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A Democrat thinks he can win a county seat. No, really. 

Jariah Walker says he just wants to make a difference.

And if Walker is elected to District 5 of the El Paso Board of County Commissioners, he'll make a huge difference in one way: He'd be the first Democrat elected to the County Commission since 1970, when Stan Johnson took District 1.

Since then, 35 Democrats have run for a Commission seat. Jerry Buchholz came closest to winning, in 1990, when he challenged Republican incumbent Gary Shoupp for the District 5 seat but lost 51 percent to 49 percent. The gap was 401 votes.

More recent Democrats have been less successful. In 2012, John Morris ran against Republican incumbent Sallie Clark for District 3 but lost 57 percent to 43 percent. In 2010, former state representative Michael Merrifield ran against Republican Peggy Littleton for an open District 5 seat but was defeated 60 percent to 40 percent.

Democrats haven't done much better seeking other county elected offices. The last time a Democrat won any county elected seat was in 1984, when Barry Iuppa was elected 4th Judicial District Attorney.

Add that to the fact that Walker will apparently have to face both incumbent Peggy Littleton and a second challenger, Republican Thomas Austin. Neither Austin nor Walker has current financial information filed with the Colorado Secretary of State, but Littleton already has reported over $16,000 in her war chest.

So how does Walker assess his odds?

"I think my chances are fantastic," he says, adding, "I don't look at it as I'm a Democrat running against this huge mountain. I look at it as I'm the best candidate, and it doesn't matter if I'm a Democrat or a Republican. I'm running as Jariah."

What it takes

Walker is a 36-year-old partner with Walker Asset Management Realty, a company founded by his grandfather, where he works in property management and residential real estate. His family has lived in Colorado Springs for generations. He's married, with two young daughters.

Before entering the family real estate business, he worked as a bartender at TGI Fridays and Tony's, did marketing for a plumbing distribution company and acted in his spare time for the Star Bar Players, among others.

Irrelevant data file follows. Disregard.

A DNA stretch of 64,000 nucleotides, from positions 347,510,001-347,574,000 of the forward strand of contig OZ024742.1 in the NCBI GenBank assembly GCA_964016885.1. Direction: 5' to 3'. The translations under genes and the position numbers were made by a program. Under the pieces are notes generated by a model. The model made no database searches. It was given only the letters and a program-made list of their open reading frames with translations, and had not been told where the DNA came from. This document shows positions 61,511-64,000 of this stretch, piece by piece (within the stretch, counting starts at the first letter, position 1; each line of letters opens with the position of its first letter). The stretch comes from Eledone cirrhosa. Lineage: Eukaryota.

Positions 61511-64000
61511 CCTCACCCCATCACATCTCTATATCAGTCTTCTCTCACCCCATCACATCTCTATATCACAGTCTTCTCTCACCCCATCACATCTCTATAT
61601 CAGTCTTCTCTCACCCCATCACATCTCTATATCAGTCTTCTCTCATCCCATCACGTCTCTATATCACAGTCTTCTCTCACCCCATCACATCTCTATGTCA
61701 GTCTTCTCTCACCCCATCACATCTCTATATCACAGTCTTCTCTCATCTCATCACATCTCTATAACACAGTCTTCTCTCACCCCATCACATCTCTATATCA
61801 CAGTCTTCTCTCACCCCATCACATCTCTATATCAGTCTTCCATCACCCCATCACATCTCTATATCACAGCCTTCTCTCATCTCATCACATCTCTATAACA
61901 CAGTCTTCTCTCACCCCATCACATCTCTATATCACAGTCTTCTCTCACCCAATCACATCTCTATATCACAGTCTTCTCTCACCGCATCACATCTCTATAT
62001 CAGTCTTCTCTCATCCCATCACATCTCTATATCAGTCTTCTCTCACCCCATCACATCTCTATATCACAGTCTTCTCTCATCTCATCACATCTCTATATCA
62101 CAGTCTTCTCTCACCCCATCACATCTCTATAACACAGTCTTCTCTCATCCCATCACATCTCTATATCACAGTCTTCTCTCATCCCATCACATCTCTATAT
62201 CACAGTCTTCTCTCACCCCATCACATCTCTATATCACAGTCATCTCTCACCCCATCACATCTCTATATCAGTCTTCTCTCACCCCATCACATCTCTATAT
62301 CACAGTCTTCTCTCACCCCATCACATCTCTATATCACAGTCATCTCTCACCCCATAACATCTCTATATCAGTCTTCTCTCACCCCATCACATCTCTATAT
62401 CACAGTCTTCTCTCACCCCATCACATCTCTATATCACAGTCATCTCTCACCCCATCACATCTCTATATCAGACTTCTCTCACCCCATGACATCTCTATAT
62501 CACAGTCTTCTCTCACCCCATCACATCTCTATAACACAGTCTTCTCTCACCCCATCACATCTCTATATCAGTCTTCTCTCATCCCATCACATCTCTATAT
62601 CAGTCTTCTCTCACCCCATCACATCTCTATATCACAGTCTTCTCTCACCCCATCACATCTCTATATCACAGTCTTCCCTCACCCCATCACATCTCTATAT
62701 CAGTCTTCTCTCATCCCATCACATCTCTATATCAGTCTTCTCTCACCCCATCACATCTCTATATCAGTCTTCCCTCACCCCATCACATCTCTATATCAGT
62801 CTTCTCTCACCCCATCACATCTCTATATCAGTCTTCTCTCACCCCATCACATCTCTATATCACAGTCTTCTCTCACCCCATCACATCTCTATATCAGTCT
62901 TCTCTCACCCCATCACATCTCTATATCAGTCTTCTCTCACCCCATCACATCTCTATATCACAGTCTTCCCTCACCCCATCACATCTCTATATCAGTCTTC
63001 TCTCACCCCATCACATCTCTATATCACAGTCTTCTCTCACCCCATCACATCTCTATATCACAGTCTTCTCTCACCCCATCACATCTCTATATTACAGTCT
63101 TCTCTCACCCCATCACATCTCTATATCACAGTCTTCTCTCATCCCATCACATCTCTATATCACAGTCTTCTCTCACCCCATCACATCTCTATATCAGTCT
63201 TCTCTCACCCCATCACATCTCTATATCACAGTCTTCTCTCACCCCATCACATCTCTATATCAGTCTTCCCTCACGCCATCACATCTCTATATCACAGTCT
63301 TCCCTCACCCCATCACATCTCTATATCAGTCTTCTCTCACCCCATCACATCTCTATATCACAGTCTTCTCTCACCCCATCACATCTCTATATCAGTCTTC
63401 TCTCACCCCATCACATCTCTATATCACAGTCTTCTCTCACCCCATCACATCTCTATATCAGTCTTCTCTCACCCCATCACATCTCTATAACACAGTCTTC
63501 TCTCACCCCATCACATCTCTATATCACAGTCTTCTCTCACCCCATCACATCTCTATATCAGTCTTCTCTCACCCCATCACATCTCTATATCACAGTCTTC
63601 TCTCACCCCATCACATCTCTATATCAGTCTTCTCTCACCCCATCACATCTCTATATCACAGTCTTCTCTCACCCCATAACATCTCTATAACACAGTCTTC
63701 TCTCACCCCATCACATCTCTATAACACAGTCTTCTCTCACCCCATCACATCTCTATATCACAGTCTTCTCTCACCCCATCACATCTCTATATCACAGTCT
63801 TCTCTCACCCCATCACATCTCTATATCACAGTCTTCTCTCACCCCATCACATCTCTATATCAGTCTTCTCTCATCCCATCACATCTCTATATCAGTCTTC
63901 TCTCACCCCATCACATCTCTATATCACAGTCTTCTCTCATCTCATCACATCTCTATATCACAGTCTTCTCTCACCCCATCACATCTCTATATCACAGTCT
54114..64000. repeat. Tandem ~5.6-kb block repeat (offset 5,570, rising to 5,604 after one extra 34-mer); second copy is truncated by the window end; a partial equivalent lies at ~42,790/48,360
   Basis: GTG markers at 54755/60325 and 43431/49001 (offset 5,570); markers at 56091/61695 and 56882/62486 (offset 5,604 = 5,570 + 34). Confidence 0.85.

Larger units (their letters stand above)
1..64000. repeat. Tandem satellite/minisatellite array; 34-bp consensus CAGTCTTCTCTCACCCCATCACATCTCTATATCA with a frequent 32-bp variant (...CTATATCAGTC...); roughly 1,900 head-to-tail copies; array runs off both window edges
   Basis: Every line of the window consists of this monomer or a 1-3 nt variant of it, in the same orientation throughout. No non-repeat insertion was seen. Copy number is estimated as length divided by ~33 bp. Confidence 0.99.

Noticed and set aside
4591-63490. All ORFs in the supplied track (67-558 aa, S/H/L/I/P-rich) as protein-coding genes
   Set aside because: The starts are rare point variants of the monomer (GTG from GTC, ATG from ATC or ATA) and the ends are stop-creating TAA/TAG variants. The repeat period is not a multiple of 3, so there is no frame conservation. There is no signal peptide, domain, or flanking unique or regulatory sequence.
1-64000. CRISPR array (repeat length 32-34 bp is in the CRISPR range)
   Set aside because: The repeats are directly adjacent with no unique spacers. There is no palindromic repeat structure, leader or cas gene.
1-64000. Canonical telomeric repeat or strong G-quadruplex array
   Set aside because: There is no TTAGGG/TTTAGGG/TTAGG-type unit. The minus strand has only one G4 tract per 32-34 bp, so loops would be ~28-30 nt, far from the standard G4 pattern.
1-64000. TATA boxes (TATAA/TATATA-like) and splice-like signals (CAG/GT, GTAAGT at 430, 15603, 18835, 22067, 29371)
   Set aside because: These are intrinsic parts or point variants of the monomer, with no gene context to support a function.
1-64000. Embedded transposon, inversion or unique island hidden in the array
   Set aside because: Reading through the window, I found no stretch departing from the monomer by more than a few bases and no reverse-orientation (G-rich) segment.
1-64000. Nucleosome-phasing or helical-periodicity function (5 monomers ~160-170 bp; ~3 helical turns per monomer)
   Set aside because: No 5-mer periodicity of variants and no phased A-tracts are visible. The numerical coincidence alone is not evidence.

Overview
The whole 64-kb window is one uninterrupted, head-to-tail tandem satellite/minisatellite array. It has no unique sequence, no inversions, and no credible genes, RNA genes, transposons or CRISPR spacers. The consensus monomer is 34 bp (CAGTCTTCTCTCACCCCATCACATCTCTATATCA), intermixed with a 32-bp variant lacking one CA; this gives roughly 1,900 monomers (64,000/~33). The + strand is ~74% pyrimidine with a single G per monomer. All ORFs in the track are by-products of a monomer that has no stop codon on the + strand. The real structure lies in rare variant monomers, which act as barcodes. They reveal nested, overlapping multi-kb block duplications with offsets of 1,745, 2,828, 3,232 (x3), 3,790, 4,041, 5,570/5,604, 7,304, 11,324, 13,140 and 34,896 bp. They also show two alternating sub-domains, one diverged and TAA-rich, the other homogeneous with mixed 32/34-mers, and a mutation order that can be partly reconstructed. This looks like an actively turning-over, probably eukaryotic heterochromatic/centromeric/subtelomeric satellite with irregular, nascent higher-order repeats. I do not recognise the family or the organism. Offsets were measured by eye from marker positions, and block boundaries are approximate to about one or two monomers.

He's recently volunteered and held leadership positions with Leadership Pikes Peak's Leadership NOW! program, and Family Connections, a child abuse prevention program. He's a facilitator for Food for Thought, a community discussion group, and sits on a committee for the 21st Century Library Campaign.

In other words, Walker is an involved member of the community, but lacks political experience. That may not be a bad thing. Merrifield, who's now running for the Colorado Senate, says that a big part of Walker's strategy can be pointing to Littleton's weaknesses. After four years on the Commission, he says, Littleton has shown herself to be far right despite the fact that her district is mixed politically. "Jariah," Merrifield says, "has the opportunity to come in with a clean slate."

Joshua Dunn, University of Colorado at Colorado Springs associate professor of political science, says that a young, eager candidate with no "votes they can be hung by" is probably an ideal Democrat to run for the County Commission. But asked what he thinks it would take for a Democrat to actually win the seat, he laughs.

"A miracle," he says.

Dunn explains that because there are only five districts drawn across a largely conservative county, every district is a safe seat for Republicans. Walker's campaign has noted that District 5 could be winnable because while it holds nearly 24,000 Republicans, it's also home to nearly 16,000 Democrats and over 22,000 unaffiliated voters.

"Those are grim numbers for Democrats," Dunn counters. "Most unaffiliated voters are sort of closet partisans. ... In El Paso County, that means most of those people vote Republican."

Indeed, in the 2012 presidential election, District 5 was carried by Mitt Romney, 52 percent to 45 percent.

On the issues

Walker says his campaign will consist largely of door-to-door visits and house parties.

If elected, Walker says he'll concentrate on attracting infill projects to his district and raising real estate values. He says he'll work with Sallie Clark to try to reduce the county's high rate of child abuse. He'll talk to the heads of local colleges, universities and businesses in an effort to match skills training with workplace needs.

As for the hot issues, Walker seems to still be formulating his views. He says he's supportive of City for Champions, but would like to see it further vetted.

"I don't want to be reckless, but do I think it can work?" he asks. "Yes."

He's proud of the county's response to the Black Forest Fire, calling it a "strength," but is less sure what to do about the region's stormwater problem. He says he thinks long-term development could generate funds to help, but concedes that something will have to be done in the short term to alleviate emergency issues. He's not sure what that will be, or whether a regional approach is preferable.

stanley@csindy.com

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